Clicking ‘More details’ reveals the advanced user’s Task Manager but it bears little resemblance to the Windows 7 one. The first tab is Processes which lists running processes on the system but instead of displaying the sometimes cryptic .exe names it lists the plain English descriptions. So in place of ‘msmpeng.exe’ you see ‘Microsoft Antimalware Service’. Additionally processes are grouped such that if a program spawns threads or services these will be listed under the parent process de-cluttering the processes view. Then further processes are grouped by type — for example Applications Background processes and Windows processes which should help when it comes to asking the question “Can I kill this process and not blue-screen my system?”

However for those times when you really have no idea what a program is the new Task Manager takes this into account too with a simple ‘Search the Web’ option when you right-click on a process name. It works really well not surprisingly and thankfully this starts the desktop IE browser to view results instead of the Metro IE browser.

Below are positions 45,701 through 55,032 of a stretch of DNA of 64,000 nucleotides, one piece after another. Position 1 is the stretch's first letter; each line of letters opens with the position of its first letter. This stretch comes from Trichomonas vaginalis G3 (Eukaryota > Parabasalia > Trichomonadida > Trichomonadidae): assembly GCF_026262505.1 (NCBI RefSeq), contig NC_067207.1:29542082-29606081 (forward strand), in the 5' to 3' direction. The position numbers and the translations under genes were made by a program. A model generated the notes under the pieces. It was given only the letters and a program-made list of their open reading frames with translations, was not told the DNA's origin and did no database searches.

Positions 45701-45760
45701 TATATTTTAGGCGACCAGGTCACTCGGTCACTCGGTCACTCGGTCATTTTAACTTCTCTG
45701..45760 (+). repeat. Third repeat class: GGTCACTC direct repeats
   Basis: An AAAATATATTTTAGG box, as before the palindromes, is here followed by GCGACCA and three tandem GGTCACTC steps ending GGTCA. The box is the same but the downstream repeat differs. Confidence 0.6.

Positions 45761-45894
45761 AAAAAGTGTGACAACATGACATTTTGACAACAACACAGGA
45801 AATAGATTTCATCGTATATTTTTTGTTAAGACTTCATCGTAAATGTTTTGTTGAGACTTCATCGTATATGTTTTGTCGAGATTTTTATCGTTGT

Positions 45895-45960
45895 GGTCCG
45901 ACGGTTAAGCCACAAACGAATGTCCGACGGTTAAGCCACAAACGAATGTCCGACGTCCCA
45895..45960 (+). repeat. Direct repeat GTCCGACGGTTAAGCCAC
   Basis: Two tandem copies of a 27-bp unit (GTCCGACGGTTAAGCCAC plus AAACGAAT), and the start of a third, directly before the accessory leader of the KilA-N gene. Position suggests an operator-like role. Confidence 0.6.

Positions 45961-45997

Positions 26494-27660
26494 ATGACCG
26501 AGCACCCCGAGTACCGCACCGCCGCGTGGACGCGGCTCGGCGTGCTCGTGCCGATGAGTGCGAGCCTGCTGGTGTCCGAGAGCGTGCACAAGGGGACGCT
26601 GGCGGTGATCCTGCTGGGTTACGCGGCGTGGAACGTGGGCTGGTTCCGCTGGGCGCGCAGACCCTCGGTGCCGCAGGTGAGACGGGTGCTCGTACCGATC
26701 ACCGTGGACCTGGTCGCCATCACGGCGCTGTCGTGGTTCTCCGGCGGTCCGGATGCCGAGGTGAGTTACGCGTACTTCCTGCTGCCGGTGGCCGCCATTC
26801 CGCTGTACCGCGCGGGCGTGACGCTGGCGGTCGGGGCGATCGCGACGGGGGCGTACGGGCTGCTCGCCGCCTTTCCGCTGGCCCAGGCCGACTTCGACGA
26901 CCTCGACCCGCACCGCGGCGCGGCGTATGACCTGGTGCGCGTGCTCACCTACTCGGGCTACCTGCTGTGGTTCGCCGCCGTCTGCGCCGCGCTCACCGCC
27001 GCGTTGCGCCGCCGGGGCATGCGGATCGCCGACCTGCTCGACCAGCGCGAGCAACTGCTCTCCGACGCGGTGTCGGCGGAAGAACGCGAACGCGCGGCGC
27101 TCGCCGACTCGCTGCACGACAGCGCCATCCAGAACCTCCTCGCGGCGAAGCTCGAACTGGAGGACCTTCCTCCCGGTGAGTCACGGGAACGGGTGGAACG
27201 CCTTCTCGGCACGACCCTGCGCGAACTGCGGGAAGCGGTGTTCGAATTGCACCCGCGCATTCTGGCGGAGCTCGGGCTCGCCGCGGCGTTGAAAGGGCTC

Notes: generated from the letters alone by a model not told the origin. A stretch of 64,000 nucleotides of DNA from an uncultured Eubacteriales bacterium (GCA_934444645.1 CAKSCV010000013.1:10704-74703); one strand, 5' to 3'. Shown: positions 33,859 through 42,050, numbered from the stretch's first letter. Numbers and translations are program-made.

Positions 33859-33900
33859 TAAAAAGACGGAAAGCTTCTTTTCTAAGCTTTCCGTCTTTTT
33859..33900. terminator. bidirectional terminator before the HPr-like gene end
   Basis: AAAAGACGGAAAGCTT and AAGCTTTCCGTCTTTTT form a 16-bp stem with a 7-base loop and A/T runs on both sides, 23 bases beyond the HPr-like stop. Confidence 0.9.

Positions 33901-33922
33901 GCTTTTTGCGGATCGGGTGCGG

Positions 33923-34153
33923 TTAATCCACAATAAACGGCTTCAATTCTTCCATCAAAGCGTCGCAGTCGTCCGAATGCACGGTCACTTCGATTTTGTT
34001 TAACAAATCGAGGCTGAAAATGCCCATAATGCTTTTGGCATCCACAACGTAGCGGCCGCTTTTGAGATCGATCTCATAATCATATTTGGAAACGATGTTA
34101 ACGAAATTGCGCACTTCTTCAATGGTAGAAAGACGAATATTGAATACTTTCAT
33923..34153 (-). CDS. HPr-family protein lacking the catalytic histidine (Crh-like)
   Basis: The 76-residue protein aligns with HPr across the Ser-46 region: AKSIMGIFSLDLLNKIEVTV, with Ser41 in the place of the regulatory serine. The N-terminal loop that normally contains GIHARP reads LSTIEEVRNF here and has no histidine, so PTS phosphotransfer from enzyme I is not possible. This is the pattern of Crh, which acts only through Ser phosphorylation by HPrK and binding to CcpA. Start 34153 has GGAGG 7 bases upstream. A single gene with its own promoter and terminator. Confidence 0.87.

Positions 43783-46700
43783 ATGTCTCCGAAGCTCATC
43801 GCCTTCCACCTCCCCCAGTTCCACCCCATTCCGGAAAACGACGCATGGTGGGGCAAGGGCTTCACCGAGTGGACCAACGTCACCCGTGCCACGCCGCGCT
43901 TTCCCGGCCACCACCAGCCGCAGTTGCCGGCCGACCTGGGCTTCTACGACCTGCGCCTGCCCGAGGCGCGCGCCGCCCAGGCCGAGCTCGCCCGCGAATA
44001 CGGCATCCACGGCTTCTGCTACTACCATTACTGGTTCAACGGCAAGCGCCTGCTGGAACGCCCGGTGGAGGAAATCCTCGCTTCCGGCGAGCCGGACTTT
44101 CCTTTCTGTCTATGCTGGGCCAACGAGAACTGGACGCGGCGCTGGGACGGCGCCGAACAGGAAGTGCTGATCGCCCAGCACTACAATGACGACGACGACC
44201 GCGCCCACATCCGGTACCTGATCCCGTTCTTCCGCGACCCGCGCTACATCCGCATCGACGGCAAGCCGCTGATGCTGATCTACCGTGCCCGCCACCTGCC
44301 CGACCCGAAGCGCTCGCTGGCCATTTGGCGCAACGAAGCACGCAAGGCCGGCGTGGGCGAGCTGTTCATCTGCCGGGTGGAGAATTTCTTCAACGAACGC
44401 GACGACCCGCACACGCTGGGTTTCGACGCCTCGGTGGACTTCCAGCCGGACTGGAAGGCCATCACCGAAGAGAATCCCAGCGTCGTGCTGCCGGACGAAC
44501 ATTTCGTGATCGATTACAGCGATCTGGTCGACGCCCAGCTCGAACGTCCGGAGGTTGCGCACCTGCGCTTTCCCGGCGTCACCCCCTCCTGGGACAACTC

Another piece of useful research Microsoft gathered was that when users were going into the old Processes tab they were often sorting by CPU or memory usage to find resource hogs. The new Task Manager now integrates a heat map across all the columns of CPU Memory Disk and Network so you can see at a glance what processes are consuming the most resources without the need to sort the columns at all. This highlights another change — previously you needed to jump into the more complicated and sometimes overwhelming interface of the Resource Monitor to track disk and network usage but these are now integrated into the Processes display. According to Microsoft not only is this easier to use it’s all but an essential change when you consider that multiple applications competing for disk throughput is one of the root causes of performance issues.